After years of apparel deflation, the retail industry can no longer combat rising production costs without affecting the consumer.0
Ever wonder why we have ubiquitous sample sales, great end of season markdowns and score designer copy cats for less at retailers like H&M and Forever 21? No it’s not only the recession but also the deflation. Since their peak in 1992, apparel costs have remained low. In 2009 for example, retail prices inched up just .6%.
Next year, will be a different story.
Retailers are wringing their hands with worry over how expense increases are going to affect consumers next year. The recession after effects are clear – cotton is up 50%, transportation costs have skyrocketed, and closed factories remain dark even as demand rises. Consumers still want apparel items quicker than ever meaning rising costs in production and air freight. The logistics and supply cannot keep up with the increasingly confident consumer, who will end up footing the bill.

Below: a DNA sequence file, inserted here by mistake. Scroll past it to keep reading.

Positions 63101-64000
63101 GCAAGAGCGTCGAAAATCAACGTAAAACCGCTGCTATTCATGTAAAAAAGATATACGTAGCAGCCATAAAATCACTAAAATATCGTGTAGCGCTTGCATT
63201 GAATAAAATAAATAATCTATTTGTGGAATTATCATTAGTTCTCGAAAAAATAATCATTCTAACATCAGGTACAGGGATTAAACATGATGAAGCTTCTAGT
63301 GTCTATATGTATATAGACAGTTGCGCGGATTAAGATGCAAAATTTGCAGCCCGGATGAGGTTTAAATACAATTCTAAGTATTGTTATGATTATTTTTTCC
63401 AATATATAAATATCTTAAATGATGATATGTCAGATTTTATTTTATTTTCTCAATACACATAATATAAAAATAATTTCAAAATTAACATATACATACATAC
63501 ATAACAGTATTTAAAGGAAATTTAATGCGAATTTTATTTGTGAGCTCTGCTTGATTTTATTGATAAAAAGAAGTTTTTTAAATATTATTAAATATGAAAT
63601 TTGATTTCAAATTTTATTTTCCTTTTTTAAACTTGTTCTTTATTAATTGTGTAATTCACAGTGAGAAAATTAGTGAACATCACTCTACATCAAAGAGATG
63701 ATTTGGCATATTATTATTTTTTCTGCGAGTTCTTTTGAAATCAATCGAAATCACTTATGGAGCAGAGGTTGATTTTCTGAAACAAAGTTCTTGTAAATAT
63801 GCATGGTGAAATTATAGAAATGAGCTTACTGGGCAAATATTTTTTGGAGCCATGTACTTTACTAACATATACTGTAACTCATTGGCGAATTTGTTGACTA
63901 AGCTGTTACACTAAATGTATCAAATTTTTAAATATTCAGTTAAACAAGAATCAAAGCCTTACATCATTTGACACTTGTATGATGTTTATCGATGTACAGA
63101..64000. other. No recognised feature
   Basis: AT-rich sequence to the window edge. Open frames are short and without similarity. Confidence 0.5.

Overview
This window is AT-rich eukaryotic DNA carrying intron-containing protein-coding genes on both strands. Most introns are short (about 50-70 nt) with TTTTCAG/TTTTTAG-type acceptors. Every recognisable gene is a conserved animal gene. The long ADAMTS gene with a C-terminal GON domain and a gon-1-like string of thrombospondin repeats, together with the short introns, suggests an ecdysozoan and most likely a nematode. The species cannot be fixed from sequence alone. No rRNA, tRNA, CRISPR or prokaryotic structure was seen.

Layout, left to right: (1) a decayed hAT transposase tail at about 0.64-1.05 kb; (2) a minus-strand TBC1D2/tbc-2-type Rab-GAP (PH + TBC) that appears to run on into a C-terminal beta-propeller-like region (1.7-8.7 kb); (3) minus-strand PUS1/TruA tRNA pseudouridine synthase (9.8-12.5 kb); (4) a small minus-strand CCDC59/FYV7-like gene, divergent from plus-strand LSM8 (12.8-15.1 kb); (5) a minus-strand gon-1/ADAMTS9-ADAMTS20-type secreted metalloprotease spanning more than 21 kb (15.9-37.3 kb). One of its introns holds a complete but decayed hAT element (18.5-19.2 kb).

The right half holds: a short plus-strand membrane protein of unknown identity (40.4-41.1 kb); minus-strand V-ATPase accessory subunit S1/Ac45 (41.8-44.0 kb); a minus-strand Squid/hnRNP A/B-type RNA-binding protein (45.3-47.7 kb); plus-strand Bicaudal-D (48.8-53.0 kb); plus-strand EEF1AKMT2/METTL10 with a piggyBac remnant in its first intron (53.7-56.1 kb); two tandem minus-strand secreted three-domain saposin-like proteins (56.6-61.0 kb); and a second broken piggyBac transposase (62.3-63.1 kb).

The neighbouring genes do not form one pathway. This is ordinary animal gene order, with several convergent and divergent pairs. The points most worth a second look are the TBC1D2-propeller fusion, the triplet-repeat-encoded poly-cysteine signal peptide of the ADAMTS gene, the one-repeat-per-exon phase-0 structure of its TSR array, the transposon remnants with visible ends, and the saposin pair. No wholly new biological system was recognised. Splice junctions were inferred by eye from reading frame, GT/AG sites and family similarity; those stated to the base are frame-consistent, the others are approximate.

For the past few years, sales have become glorified shopping opporutnites. With Bloomingdale’s Private Sales and websites like Gilt and RueLaLa, we have nearly forgotten what it means to pay full price. Looming inflation means less markdowns. Is it the end of sample sales as we know it? It might several months to feel the trickle down effect of higher labor, transportation and material costs as designers and retailers still have to purge through the past few season’s worth of apparel. Still most economists and retail analysts agree that apparel inflation is inevitable forcing the consumer will be forced to foot some of the bill.
Posted by Emma Dinzebach at 12:00 AM
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